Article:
Crystal perfection index and apparent crystallite size were obtained using a Phillips x-ray diffractometer. A Phillips long fine focus copper x-ray tube, type PW2773, was powered by a Spellman high voltage generator, type DF 60N3, operating at 40 KV and 40 mA. A theta compensating slit was used on the incident beam and a graphite monochromator was used on the diffracted beam. The diffractometer was automated by the use of stepping motors and a microprocessor, and was operated in theta-2theta mode. The detector system comprised a scintillation detector and pulse height analysis discrimination. Para-aramid fibers were wrapped side by side on a sample holder to cover, in a single layer, an area of 12.7 mm×25.4 mm, with the long dimension of this area in the direction of the axis of the fibers. The portion of the holder illuminated by the x-rays was made of quartz single crystal, which prevented production of parasitic diffraction from the holder itself. The wrapped fibers were run in reflection geometry, and were mounted on the instrument such that the fiber axis was normal to the axis of the diffractometer. The diffractometer was fitted with an automatic sample changer. Diffraction pattern data were collected from 6 to 36 degrees in scattering angle in steps of 0.1 degrees. The data were collected for 15 seconds at each point. The data was read into Matlab (version 7.4.0) and routines, based on standard analysis methods, used to derive the crystal perfection index and apparent crystallite size. The data provides an intensity versus scattering angle diffraction pattern consisting of the 110 intensity peak at 20 degrees scattering angle, and the 200 intensity peak at 23 degrees scattering angle.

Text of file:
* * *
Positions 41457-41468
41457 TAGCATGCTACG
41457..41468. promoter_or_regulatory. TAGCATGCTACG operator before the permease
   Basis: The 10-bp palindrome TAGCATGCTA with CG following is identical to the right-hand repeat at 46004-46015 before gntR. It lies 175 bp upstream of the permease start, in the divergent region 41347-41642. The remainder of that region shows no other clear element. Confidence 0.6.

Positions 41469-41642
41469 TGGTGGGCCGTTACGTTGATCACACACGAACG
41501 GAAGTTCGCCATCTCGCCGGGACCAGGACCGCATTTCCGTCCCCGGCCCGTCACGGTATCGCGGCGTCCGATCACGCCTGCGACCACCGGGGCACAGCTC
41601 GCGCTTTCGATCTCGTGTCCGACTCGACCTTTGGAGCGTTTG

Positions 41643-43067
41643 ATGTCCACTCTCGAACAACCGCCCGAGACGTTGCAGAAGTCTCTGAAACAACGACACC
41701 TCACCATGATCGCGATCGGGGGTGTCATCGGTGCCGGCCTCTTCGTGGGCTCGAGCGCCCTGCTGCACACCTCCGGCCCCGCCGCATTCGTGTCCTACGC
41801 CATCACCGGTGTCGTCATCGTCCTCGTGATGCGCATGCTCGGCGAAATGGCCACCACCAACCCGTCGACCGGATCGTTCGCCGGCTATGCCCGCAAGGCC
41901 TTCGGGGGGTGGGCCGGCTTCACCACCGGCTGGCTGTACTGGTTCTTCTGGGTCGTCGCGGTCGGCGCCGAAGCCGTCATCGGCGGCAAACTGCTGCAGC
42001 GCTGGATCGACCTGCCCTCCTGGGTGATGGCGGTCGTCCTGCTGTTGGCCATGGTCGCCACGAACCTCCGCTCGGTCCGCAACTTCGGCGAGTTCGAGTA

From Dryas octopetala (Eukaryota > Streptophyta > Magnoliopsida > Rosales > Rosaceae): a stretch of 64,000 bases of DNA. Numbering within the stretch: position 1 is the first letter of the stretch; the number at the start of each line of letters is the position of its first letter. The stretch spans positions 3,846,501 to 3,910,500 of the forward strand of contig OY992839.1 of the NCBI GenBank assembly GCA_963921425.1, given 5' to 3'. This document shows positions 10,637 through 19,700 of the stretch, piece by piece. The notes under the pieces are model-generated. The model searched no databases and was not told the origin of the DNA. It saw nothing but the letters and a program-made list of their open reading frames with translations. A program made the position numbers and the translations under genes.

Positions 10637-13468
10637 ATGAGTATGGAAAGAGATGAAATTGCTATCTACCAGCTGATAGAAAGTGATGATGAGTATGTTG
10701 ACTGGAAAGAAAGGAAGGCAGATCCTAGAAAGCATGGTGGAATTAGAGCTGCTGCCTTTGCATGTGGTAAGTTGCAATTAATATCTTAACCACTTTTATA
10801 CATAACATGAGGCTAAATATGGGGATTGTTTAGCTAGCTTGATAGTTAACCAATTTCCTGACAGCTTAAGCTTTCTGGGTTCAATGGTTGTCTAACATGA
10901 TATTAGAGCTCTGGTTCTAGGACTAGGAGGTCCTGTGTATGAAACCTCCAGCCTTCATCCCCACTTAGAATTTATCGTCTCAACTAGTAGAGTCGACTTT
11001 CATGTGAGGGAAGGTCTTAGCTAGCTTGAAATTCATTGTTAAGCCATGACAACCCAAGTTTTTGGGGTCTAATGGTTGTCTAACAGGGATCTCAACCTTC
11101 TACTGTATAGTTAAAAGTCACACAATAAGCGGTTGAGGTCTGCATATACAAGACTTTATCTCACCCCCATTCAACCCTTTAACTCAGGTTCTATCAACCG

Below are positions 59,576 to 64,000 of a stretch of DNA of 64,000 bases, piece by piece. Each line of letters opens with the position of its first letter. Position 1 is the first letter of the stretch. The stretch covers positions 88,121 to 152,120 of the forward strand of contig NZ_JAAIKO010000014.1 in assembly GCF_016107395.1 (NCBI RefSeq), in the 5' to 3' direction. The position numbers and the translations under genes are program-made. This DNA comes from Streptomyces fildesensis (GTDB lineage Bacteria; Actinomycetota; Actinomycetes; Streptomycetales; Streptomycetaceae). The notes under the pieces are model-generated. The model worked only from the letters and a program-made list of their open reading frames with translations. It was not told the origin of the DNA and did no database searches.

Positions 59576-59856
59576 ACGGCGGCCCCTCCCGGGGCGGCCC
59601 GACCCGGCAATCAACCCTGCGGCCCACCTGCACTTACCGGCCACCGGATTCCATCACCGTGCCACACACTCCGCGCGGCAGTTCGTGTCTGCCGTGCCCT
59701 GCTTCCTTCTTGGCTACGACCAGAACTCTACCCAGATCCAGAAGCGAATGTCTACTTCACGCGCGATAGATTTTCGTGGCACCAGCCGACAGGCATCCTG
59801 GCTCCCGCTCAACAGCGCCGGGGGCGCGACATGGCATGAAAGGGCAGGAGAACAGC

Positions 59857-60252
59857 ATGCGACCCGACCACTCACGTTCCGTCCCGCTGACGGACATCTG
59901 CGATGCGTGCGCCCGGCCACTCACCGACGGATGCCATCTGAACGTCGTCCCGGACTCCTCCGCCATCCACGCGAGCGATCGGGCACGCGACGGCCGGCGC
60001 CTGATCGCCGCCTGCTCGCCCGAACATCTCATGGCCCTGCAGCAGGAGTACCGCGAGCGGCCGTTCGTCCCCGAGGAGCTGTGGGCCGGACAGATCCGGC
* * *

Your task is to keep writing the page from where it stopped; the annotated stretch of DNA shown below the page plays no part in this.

Crystal perfection index (CPI) was determined by routines in Matlab software using the following formula:
CPI=(1−A/B)100
where A is the height of the maximum intensity at the 200 peak (minus the background intensity) and B is the minimum intensity between the maximum intensities at the 110 peak and the 200 peak (minus the background intensity). Crystal perfection index is measured in percent.

Apparent crystallite size (ACS) is a measure of the size of the crystals in the direction of the normal to a particular set of crystallographic planes. This is an “apparent” size because it is affected by other factors besides crystallite size, for example crystal perfection. ACS was determined by routines in Matlab software according to the Scherrer formula described in “X-Ray Diffraction Methods in Polymer Science” by Leroy E. Alexander, Wiley Interscience (1969) Chapter 4, p. 264. Apparent Crystallite Size is measured in Angstroms.